IDEAS home Printed from
MyIDEAS: Log in (now much improved!) to save this paper

The determinants of health care demand in Uganda: The case study of Lira District, Northern Uganda

Listed author(s):
  • Jonathan J.A.O. Odwee
  • Francis Nathan Okurut
  • Asaf Adebua
Registered author(s):

    The study investigated the price and non-price factors that affect health care demand in rural Uganda using household data from Lira district in northern Uganda, which is the poorest region. The government had introduced the user-fee scheme as a strategy for supplementing government budgets to improve health care delivery systems. The results suggested that the demand for government heath care services was negatively and significantly influenced by the user-fees and drug unavailability. A simulation analysis suggested that an increase in medical charges (user-fees) leads to a fall in demand for government health facilities but increases the demand for both private health facilities and self-medication. Controlling for drugs availability, the demand for government health facilities falls when drugs are not available while demand for private health facilities rises. The policy implication is that government should be able to put resources from things like debt relief to stocking the drugs in public health facilities while the internally generated tax revenues could be utilized to provide free health services especially to the poor. In the long run, the policy option of a social health insurance scheme may be explored.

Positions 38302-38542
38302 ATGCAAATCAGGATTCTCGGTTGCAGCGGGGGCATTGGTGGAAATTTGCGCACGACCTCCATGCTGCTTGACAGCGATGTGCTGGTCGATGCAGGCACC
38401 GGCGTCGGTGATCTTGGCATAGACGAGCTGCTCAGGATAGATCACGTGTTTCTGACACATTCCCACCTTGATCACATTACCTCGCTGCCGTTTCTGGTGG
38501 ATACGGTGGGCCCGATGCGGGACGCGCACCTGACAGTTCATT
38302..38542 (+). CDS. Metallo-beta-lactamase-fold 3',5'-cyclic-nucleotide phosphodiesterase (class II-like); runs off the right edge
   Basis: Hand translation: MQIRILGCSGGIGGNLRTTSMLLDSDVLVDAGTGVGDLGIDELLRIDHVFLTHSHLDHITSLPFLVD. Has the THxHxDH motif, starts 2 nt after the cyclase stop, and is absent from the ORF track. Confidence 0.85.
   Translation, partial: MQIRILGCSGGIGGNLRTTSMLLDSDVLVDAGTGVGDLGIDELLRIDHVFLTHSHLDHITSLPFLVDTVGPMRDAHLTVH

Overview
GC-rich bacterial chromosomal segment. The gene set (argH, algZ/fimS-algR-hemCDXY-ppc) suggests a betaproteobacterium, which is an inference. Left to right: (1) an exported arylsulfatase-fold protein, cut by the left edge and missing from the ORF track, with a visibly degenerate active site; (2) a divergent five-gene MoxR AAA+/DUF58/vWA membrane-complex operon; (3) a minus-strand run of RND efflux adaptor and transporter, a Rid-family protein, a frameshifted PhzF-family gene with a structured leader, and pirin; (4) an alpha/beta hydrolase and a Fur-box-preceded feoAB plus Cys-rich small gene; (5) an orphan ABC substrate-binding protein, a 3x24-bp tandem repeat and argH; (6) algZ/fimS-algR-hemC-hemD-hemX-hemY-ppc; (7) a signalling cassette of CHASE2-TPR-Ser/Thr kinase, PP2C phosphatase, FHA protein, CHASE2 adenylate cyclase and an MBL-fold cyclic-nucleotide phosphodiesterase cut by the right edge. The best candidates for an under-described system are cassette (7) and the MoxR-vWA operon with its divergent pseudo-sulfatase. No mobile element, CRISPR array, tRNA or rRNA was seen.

If you experience problems downloading a file, check if you have the proper application to view it first. In case of further problems read the IDEAS help page. Note that these files are not on the IDEAS site. Please be patient as the files may be large.

    File URL:
    Download Restriction: no

    Paper provided by African Economic Research Consortium in its series Research Papers with number RP_155.

    in new window

    Length: 52 pages
    Date of creation: May 2006
    Handle: RePEc:aer:rpaper:rp_155
    Contact details of provider: Postal:
    P.O. Box 62882, Nairobi

    Phone: (254-2) 228057
    Fax: (254-2) 219308
    Web page:

    More information through EDIRC

    No references listed on IDEAS
    You can help add them by filling out this form.

    This item is not listed on Wikipedia, on a reading list or among the top items on IDEAS.

    When requesting a correction, please mention this item's handle: RePEc:aer:rpaper:rp_155. See general information about how to correct material in RePEc.

    For technical questions regarding this item, or to correct its authors, title, abstract, bibliographic or download information, contact: (Steven Kinuthia)

    If you have authored this item and are not yet registered with RePEc, we encourage you to do it here. This allows to link your profile to this item. It also allows you to accept potential citations to this item that we are uncertain about.

    If references are entirely missing, you can add them using this form.

    If the full references list an item that is present in RePEc, but the system did not link to it, you can help with this form.

    If you know of missing items citing this one, you can help us creating those links by adding the relevant references in the same way as above, for each refering item. If you are a registered author of this item, you may also want to check the "citations" tab in your profile, as there may be some citations waiting for confirmation.

    Please note that corrections may take a couple of weeks to filter through the various RePEc services.

    This information is provided to you by IDEAS at the Research Division of the Federal Reserve Bank of St. Louis using RePEc data.